A ten-year-old boy presents with asthma, allergies, eosinophilic esophagitis, reflux, and night snoring. His mother is concerned with his heavy dose of Prevacid over the last few years. He had latch/throat issues at birth; as an infant he contracted respiratory syncytial virus (RSV).
On evaluation his diaphragmatic fascia was restricted. His neck and throat were especially tight. He had dental crowding in both jaws.
His case brings up a timeline of many specialties:
1. A CFT recommendation from the OB/GYN to the future mother before pregnancy may have made a difference in his health. As a clinical observation in our Lancaster research, many mothers had better pregnancies, easier deliveries, and healthier babies after therapy.
2. If the NEONATOLOGIST had checked his compromised Baby Brain Score (BBS) at minutes old, the neonate would have had extensive CFT during his first day of life. The BBS generally red flags a tight impaired body. While no one could have predicted any of his future issues at that time, the Gillespie Approach may have been a game changer for him.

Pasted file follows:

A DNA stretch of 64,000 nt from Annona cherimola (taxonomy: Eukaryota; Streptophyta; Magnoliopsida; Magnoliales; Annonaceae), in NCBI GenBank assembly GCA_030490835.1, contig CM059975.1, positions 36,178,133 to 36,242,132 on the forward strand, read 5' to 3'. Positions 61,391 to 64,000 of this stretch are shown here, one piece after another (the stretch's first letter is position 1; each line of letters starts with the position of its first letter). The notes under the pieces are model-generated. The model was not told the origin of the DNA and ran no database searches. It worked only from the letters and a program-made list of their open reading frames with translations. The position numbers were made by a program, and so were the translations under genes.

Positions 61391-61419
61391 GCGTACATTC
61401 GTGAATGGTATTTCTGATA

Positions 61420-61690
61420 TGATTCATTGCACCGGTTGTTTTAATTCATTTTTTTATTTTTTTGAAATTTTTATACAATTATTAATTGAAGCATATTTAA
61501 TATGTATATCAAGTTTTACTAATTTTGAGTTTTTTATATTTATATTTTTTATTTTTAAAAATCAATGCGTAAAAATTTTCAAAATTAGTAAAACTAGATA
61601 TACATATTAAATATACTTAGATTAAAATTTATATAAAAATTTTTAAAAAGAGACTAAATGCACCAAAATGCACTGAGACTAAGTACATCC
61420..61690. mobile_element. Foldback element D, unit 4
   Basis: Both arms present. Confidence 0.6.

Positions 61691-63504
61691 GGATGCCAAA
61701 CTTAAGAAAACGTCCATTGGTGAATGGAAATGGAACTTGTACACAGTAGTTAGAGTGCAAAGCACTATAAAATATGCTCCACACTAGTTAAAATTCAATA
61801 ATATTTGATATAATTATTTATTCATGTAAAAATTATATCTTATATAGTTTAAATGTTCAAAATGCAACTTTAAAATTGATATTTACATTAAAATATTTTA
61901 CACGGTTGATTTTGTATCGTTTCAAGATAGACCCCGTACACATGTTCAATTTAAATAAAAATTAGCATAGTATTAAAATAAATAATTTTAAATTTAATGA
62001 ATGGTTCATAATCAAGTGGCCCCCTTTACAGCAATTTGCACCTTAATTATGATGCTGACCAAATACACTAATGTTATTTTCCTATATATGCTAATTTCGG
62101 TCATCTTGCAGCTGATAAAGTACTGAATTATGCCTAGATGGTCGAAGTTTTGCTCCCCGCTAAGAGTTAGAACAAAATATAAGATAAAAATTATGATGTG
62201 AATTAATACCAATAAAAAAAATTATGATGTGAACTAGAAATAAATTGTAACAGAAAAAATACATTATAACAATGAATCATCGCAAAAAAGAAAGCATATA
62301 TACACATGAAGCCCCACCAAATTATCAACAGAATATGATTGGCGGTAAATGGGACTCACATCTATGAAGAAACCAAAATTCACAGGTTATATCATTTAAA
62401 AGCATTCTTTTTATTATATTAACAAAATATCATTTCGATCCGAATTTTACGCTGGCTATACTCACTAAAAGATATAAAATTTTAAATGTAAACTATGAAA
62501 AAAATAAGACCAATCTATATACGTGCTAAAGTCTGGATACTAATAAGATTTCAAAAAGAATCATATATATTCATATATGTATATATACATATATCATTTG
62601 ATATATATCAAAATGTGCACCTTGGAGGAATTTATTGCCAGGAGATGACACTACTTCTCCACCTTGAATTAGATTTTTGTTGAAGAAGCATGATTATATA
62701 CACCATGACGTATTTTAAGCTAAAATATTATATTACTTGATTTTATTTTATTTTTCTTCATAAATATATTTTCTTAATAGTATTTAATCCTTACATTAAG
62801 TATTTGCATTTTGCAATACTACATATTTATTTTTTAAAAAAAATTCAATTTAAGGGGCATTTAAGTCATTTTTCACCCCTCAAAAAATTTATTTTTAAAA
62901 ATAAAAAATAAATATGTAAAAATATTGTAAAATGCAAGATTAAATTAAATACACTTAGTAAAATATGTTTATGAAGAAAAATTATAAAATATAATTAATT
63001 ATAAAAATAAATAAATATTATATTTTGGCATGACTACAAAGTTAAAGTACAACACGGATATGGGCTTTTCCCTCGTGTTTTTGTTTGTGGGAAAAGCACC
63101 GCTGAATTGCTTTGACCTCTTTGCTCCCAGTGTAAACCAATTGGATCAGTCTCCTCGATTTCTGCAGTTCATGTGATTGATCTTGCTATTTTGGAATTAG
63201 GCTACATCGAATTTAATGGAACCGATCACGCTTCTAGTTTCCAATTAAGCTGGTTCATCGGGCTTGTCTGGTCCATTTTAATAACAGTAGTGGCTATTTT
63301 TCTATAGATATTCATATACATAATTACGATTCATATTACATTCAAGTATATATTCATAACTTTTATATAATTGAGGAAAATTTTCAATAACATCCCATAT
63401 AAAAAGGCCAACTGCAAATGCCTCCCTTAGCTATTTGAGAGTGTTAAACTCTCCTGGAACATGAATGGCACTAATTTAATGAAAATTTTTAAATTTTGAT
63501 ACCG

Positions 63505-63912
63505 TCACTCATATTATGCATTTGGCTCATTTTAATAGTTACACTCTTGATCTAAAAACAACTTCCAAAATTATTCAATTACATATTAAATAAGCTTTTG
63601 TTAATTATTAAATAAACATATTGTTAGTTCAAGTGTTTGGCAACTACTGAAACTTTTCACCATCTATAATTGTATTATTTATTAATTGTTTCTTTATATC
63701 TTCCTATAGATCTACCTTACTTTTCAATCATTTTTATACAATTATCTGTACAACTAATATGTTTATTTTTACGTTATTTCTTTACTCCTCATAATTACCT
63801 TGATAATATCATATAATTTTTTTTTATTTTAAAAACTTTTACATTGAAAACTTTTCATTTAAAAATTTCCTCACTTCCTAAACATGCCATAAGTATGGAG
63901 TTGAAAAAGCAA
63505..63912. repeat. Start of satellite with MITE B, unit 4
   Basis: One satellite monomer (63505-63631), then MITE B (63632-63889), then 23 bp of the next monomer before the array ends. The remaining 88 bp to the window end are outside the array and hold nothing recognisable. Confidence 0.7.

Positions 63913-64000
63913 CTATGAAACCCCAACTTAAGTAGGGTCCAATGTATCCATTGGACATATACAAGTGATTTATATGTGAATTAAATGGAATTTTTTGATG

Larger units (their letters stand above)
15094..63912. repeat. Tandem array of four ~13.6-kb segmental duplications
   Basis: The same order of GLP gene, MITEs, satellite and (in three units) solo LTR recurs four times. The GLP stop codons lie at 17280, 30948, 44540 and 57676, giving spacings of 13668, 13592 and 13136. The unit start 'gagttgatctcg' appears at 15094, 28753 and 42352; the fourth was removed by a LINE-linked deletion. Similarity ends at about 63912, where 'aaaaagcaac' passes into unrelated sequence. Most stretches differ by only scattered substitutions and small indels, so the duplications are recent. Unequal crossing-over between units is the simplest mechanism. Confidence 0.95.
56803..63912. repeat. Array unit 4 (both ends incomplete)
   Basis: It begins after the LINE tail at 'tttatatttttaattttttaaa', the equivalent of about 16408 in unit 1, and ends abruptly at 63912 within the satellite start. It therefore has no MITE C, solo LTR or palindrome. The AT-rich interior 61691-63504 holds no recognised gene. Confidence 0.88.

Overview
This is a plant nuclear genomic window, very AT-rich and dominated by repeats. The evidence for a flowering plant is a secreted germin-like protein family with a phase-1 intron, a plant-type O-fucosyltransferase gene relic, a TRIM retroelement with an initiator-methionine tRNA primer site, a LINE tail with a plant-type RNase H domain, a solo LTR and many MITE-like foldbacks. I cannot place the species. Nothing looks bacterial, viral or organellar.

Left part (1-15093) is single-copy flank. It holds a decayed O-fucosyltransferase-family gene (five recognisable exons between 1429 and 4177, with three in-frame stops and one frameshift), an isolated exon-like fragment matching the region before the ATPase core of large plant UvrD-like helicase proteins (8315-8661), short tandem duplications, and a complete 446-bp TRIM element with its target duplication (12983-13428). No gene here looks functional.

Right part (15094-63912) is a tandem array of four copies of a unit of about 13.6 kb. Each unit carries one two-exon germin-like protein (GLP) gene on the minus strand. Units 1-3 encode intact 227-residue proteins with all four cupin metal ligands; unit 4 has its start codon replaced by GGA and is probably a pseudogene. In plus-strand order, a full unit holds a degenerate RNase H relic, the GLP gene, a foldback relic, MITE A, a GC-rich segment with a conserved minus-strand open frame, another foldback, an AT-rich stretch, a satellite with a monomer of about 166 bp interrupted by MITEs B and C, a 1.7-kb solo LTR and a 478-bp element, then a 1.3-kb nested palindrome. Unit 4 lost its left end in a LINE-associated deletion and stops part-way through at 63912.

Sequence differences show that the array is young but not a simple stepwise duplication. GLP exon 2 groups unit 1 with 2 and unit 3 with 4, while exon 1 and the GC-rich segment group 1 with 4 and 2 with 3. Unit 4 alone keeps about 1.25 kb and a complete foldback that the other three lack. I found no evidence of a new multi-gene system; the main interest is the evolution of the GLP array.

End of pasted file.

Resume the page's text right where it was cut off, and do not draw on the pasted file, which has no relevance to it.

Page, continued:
3. Then the PEDIATRICIAN would probably not have dealt with his RSV, asthma, and allergies because his stuck fascial diaphragm and respiratory system would have opened quickly at birth. Our clinical research showed release of fasical tension promoted a healthy immune system to clear disease-causing pathogens.
4. The ENT may not have dealt with his eosinophilic esophagitis. The fascial web connects every structural cell in the body. Just below the epithelium is the superficial layer of fascia. If birth trauma causes chronic strain in the throat, a chronic inflammatory redness of the esophageal lining may be a reaction to this tight underlying fascia.
5. The ORTHODONTIST probably would not have to now deal with narrow dental arches, malocclusion, and a breathing/airway condition. Please check Dr. Barry Raphael’s website, alignmine.com, detailing airway orthodontics.
6. If left untreated, the PULMONOLOGIST would possibly be diagnosing sleep apnea and recommending a CPAP later in life.
7. As a last resort, a SURGEON may someday need to correct the airway.
This case boils down to when health care professionals first recognize a potential problem and when they start to correct it. My focus is on the first two options.